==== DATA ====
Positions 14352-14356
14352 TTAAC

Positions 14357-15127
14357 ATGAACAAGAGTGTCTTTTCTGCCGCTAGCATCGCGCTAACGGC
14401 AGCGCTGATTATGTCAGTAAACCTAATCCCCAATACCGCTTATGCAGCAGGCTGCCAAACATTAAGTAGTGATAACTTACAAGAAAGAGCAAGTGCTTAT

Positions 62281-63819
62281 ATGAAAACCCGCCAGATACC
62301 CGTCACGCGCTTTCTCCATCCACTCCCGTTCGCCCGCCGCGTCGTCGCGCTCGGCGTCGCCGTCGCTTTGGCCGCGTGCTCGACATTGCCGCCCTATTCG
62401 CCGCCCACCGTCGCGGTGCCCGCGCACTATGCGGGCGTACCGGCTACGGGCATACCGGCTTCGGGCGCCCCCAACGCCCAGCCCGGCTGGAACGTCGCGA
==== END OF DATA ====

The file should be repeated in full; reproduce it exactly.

Positions 14352-14356
14352 TTAAC

Positions 14357-15127
14357 ATGAACAAGAGTGTCTTTTCTGCCGCTAGCATCGCGCTAACGGC
14401 AGCGCTGATTATGTCAGTAAACCTAATCCCCAATACCGCTTATGCAGCAGGCTGCCAAACATTAAGTAGTGATAACTTACAAGAAAGAGCAAGTGCTTAT

Positions 62281-63819
62281 ATGAAAACCCGCCAGATACC
62301 CGTCACGCGCTTTCTCCATCCACTCCCGTTCGCCCGCCGCGTCGTCGCGCTCGGCGTCGCCGTCGCTTTGGCCGCGTGCTCGACATTGCCGCCCTATTCG
62401 CCGCCCACCGTCGCGGTGCCCGCGCACTATGCGGGCGTACCGGCTACGGGCATACCGGCTTCGGGCGCCCCCAACGCCCAGCCCGGCTGGAACGTCGCGA